The canonical status of anyone who associates him or herself with this document is an important question, given that it was championed by pope John-Paul II and Cardinal Ratzinger. While it is plain to me that the doctrine it presents is pernicious, it seems to me that anyone who subscribes to or promotes this document is not, in so doing, associating him or her self with any proposition anathematized by the Oecumenical Council of Trent. He is only making the foolish factual error of asserting that the teaching that this document represents does not contradict that of Trent. Until it is stated by the Magisterium that the teaching contained in this document is heretical (which event is most unlikely!), the approval or promotion of it does not count as a heretical act. Even so, it should however be obvious to any Catholic that the doctrine that this document contains at the very least savours of heresy.
19. We confess together that all persons depend completely on the saving grace of God for their salvation. The freedom they possess in relation to persons and the things of this world is no freedom in relation to salvation,
I suppose this means that (wo)men are not free (able of themselves) to attain salvation. It is dangerous to confuse freedom from constraint preventing some action with the intrinsic power to attain this end. I am free to attempt to pole vault. I have no ability whatever to have the slightest success in such an endeavour.for as sinners they stand under God's judgement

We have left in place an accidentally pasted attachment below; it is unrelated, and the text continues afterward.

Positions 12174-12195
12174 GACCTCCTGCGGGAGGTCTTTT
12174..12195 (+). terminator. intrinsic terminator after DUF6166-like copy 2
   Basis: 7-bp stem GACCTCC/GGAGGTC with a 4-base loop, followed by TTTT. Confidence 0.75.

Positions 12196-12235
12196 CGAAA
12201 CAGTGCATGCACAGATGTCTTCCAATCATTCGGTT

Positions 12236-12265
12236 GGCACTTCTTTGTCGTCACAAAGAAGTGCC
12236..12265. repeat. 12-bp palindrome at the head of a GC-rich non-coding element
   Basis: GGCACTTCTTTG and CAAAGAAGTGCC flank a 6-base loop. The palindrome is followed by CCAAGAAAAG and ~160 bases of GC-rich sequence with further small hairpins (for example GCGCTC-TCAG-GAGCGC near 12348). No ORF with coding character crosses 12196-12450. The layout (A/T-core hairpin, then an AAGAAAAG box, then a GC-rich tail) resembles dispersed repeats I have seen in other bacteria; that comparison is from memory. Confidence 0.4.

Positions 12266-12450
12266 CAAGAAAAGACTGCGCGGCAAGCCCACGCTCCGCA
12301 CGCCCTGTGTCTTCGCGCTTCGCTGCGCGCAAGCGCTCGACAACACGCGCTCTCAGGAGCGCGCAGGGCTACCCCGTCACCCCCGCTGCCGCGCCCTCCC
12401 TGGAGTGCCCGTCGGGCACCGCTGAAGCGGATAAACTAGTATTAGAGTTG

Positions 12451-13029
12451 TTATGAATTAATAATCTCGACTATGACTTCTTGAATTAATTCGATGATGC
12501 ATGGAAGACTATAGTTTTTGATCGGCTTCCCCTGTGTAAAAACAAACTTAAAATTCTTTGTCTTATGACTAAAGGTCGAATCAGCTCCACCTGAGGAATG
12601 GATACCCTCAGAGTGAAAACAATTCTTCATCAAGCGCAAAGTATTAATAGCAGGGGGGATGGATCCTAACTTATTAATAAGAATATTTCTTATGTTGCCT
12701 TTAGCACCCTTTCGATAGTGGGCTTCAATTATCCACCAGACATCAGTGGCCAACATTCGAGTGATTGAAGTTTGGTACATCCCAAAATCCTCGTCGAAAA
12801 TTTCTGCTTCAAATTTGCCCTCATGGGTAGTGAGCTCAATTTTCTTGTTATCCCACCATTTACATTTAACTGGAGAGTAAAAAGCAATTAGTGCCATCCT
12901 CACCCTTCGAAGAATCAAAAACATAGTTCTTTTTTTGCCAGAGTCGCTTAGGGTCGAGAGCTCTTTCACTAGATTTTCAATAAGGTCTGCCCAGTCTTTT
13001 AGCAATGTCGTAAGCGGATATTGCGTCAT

Well yes, but God's inclination in judgement is always to acquit, for the slightest pretext! He has no rational motive for being harsh or vindictive. All a sinner has to do to be reconciled to God is to repent (and be baptized).and are incapable of turning by themselves to God to seek deliverance, of meriting their justification before God, or of attaining salvation by their own abilities. Justification takes place solely by God's grace. Because Catholics and Lutherans confess this together, it is true to say: